Next to cameras, the devices I plug into switchers most often are computers to run PowerPoint presentations. Using HDMI-to-HD-SDI converters can be a lot more challenging than one would think. I found out the hard way that, just because a notebook computer with a HDMI port works going into the switcher direct, does not mean it will work with an HDMI to HD-SDI converter. With notebooks (or any GPU), you must go into the control panel (either the Windows control panel or a third party application from a vendor such as Nvidia) and adjust the refresh rate to 29 Hz.
The ATEM TV Studio's specs are a bit looser, and will allow 29 or 30 Hz to be input, but not the 2 M/E. All the GPU/notebook combos I tested with the 2 M/E worked with all three different HDMI to HD-SDI converters—Blackmagic Design Heavy Duty Mini-Converter ($330), HDTV Supply ($150), and Panlong ($50)—when at the at the 1080i 29Hz setting.
Cameras have similar issues to the notebooks when used with HDMI to HD-SDI converters, but some incompatibilities were not rectifiable. The results also varied between the ATEM TV Studio and the 2 M/E. Some cameras would work with one combination of converter brand and switcher model, but not another. This could get quite confusing. So that you don't have to go through the same trouble I did, please refer to my compatibility chart below. (Download the Excel spreadsheet version if you prefer.) It is far from a complete list of all HDMI cameras, but it is a good starting point if you use similar cameras. My suggestion is to buy a couple of different brands of converters to keep in your AV tool box so that you’re prepared for almost anything.
|Marc Franklin's Guide to 1080i Camera and PC Hook-up to Blackmagic Switchers|
|ATEM TV Studio||
Production Studio 4K
|HDMI to SDI Converter with Camcorder||Notes||Notes|
|BMD Mini Converter||Maybe*||AG-HCM150 no, Sony HVR-z7u no||Maybe*||Sony HVR-z7u no*, Canon HV20 yes, Sony HC7 yes|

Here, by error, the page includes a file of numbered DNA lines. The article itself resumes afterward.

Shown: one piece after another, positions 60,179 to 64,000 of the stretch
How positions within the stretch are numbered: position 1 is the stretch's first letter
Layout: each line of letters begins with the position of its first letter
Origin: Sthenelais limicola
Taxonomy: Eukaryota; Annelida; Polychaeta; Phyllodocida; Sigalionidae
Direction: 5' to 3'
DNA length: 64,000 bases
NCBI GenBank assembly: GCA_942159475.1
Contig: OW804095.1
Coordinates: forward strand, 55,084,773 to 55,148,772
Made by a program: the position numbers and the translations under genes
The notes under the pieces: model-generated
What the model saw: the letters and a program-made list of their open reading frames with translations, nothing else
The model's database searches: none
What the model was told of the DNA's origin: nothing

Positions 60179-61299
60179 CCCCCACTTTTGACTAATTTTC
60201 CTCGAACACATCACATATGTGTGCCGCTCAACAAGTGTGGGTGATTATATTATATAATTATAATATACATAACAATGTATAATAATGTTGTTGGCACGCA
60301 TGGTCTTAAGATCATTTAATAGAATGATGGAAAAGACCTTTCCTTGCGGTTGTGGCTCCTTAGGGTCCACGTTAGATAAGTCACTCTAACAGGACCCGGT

|HDTV Supply Converter HDMI-SDI||yes||Maybe*||Sony HC7 yes, Sony HVR-z7u yes, Canon HV20 no, AG-HCM150 yes|
|Panlong Converter||yes||Maybe*||Sony HC7 yes, Sony HVR-z7u yes, Canon HV20 no, AG-HCM150 yes|
|BMD Component to HD-SDI||yes||yes|
|HDTV Supply Component / BMD HDMI-SDI||yes||yes|
|HDMI to SDI Converter with PC|
|BMD Mini Converter||yes*||GPU Must be 30i or 29i||yes*||GPU must be 29i only|
|HDTV Supply Converter||yes*||GPU Must be 30i or 29i||yes*||GPU must be 29i only|
|Panlong Converter||yes*||GPU Must be 30i or 29i||yes*||GPU must be 29i only|
|PC HDMI Direct||yes||yes|
|Sony Blu-Ray Player (BDP-S380)|
|BMD Mini Converter||no||no|
|HDTV Supply Converter HDMI-SDI||yes||yes|
|HDTV Supply Analog component to HDMI||yes||yes|
|BMD Component to HD-SDI||yes||yes|
|*May show up and work for a while, then start to flicker|
The most reliable converter (assuming your camera has analog component HD output) seemed to be the Blackmagic Design Analog-to-SDI Mini Converter. For playing back media from a Blu-ray player, using its component output with the HDTV Supply component-to-HDMI converter ($50) will work going into the switcher's HDMI, or in combination with a Blackmagic Design Mini Converter HDMI to SDI 4K going into an HD-SDI input. However, please keep in mind that all Blu-Ray players manufactured after Jan 2011 will downconvert all video to standard definition on the analog outputs, so an upconverter will be required to get the signal to a HD resolution. Any Blu-ray player manufactured after 2013 won’t even have any analog outputs, so remember that when designing any workflow with a Blu-ray player as a source. Using the Panlong and HDTV Supply HDMI to HD-SDI converters allowed me to plug into any HD-SDI input on the 2 M/E. Going HDMI to HD-SDI on the Blackmagic Design Mini Converter did not work because Blackmagic's hardware adheres to HDCP restrictions and will not pass a signal from a protected source such as a Blu-ray.